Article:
Logically, adding more weapons to a civil war will cause the levels of violence to increase rather than decrease. Even if Assad’s regime was removed, it is likely Syria would then fall into sectarian violence, and the civil war would rage on in a different form. In this scenario, the Syrian Alawite (a Shiite offshoot), and possibly even the Christian and Kurd populations, would feel the wrath of the newly empowered Sunni militias. This outcome would be eerily similar to Iraq’s civil war after the fall of Saddam, and even these massacres could not be stopped by 180,000 American troops on the ground. Therefore the outcome wherein Syria’s humanitarian nightmare is alleviated by arming even moderate rebel groups appears very unlikely.
Let us not forget that Bashar al-Assad is a merciless tyrant who massacres his own population. However unstable Syria may become in the decades following Assad’s fall, I firmly believe it is in the nation’s best interest to leave this dictatorship to the annals of history. Since arming the opposition’s forces cannot achieve this directly, the best way to go about ending Assad’s rule is to remove the regime’s foreign allies. I argue the Obama administration is doing just that.
Assad’s allies and American interests in the region
The fact is Iran and Hezbollah are pouring militias, arms, and funds into Syria in order to prop up the Assad regime. Russia too has been supplying the Assad government with weapons. This support has even been linked to Assad’s recent victories. Indeed armour and infantry units of Iran’s Revolutionary Guard fought alongside Syria’s recently formed National Defence Force during the Battle of Qusayr, Hezbollah on the other hand is training Assad’s soldiers in the tactics of urban warfare. These actions are not a sign of strength, but a signal that these actors see the Assad regime as weak, and are attempting to prop it up.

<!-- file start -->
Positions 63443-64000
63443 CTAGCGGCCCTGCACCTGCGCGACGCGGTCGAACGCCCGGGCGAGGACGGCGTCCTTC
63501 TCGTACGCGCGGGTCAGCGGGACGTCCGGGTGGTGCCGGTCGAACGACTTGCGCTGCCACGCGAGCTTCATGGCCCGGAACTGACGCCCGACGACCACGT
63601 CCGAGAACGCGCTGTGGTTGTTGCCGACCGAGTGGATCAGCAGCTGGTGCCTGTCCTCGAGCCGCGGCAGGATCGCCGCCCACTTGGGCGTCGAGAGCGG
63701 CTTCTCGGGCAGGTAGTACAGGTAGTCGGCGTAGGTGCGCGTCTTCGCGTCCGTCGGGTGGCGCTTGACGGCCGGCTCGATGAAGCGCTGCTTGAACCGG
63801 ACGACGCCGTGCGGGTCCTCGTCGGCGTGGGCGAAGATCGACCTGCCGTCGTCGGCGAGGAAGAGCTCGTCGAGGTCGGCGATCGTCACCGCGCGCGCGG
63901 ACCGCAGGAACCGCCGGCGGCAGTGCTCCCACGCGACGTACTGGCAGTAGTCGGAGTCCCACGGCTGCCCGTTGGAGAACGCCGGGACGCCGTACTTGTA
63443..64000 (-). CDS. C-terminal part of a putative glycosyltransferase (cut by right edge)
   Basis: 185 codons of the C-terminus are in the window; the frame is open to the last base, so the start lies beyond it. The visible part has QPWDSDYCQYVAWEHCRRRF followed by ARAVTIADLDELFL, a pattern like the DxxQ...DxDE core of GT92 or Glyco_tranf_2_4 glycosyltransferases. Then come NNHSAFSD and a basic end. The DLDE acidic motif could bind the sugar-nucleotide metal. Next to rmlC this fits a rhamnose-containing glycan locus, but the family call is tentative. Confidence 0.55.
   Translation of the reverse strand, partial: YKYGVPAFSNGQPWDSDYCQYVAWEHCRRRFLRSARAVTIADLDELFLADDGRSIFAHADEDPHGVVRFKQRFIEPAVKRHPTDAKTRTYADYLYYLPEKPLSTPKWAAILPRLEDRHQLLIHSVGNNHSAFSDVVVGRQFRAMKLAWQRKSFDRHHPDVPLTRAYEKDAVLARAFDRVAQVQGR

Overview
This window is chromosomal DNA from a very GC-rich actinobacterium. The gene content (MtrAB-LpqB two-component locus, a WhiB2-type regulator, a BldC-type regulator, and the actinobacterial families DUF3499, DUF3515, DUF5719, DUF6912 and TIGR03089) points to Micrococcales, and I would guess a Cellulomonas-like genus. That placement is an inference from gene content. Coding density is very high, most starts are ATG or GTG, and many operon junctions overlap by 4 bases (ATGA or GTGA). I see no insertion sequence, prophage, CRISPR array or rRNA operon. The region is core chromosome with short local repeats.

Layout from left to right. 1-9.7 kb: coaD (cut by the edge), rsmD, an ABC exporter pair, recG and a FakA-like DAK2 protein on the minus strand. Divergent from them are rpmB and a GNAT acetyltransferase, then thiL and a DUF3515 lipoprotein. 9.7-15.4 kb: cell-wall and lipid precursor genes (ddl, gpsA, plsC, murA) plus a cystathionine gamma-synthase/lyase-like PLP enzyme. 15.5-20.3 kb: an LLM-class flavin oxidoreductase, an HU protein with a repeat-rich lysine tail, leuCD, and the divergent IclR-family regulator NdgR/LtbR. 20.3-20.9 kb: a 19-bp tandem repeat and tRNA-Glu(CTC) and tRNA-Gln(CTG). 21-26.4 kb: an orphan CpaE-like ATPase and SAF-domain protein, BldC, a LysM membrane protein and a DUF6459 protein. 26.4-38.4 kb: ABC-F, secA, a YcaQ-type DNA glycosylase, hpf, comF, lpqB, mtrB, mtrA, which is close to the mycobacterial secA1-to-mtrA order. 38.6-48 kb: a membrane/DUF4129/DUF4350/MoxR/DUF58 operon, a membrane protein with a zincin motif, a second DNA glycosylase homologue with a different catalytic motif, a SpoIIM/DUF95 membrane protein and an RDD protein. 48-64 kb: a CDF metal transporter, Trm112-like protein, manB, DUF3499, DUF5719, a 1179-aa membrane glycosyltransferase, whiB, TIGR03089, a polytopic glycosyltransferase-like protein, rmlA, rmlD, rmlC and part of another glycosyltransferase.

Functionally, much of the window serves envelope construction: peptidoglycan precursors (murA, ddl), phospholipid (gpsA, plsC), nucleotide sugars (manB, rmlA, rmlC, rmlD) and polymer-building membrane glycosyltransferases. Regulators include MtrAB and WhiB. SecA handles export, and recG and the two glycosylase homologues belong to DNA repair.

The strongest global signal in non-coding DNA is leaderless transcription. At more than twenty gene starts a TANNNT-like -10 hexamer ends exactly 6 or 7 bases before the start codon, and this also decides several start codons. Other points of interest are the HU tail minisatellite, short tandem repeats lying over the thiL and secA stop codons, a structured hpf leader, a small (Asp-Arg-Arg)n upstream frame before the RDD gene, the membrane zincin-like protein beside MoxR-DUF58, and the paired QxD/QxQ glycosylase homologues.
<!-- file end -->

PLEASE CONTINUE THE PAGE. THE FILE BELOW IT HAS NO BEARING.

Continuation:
Keeping Iran, Hezbollah, and to some extent Russia, engaged by supplying their enemies with lethal equipment could be in America’s foreign interest, however cold-blooded and Machiavellian this strategy may be. Wars by proxy are never pretty, but they can be effective in weakening one’s enemies. Iran and Hezbollah are of course both enemies of America and its ally in the region: Israel. Arming Syria’s rebels could bleed these two allies of Assad and enemies of America/Israel dry. It will also ensure that although Assad may not fall any time soon, neither will the rebels be vanquished. This final assertion is critical in understanding how this strategy applies to Russia.
Promising developments at the G8 Summit – Putin reconsiders his support for Assad
However normal it is for a nation-state to act according to its interests, above is a cynical view of Washington’s new Syria strategy. The recent G8 summit in Northern Ireland adds promise to this otherwise dreary assumption. Russian President Vladimir Putin was not officially convinced to endorse the removal of Assad, but the G8 did lay out seven steps which will lead to a “transitional governing body.” Enacting a “transitional governing body” essentially infers that the Assad regime will be removed, but it does not say so as eloquently – basically the phrases mean the same thing.
As I alluded to in Russia is Ending Assad’s Reign – Why an Intervention now Appears Likely, Putin may be growing wary of supporting a mad dictator who both uses chemical weapons and is falling out of favour amongst the international community. The more Moscow supports the regime in Damascus, the more it loses valuable political capital with other middle-eastern actors, not to mention whatever government eventually replaces Assad. I get the notion that Russia, much like America, is reluctant to become involved in a civil war that is likely to rage on for years. So while supplying the rebels with arms may not remove Assad directly, because it assures the Kremlin that the rebel cause also will not falter, it dissuades the Russians from continuing their supporting of the regime. Rather than supporting a doomed madman, the Putin administration may be considering getting friendly with the new ‘transitional body.’
There is little doubt left in the mind of any viewer to Obama and Putin’s joint 17 June press conference at the 2013 G8 summit (below) that these two leaders are at odds. But as much as Putin may despise Obama’s aspirations on Syria, he is not stupid. Facing America in a middle-eastern proxy war is not a situation that will benefit Putin in his quest to secure ‘great-power’ status for the Russian Federation. Now that the Syrian rebel groups have American arms, they are unlikely to lose this war. As such, Putin may be backing down. These are slow steps, but better than no steps at all.
“A turning point for Bashar Assad?” The Economist, 8 June 2013.
“Barack Obama’s tentative step.” The Economist, 22 June 2013.
“G8 pledges action in Syria.” Power & Politics, CBC. 18 June 2013. http://www.cbc.ca/player/News/Politics/Power+%26+Politics/ID/2392266443/
“The regime digs in.” The Economist, 15 June 2013.
Zakaria, Fareed. Global Public Square, CNN. 16 June 2013.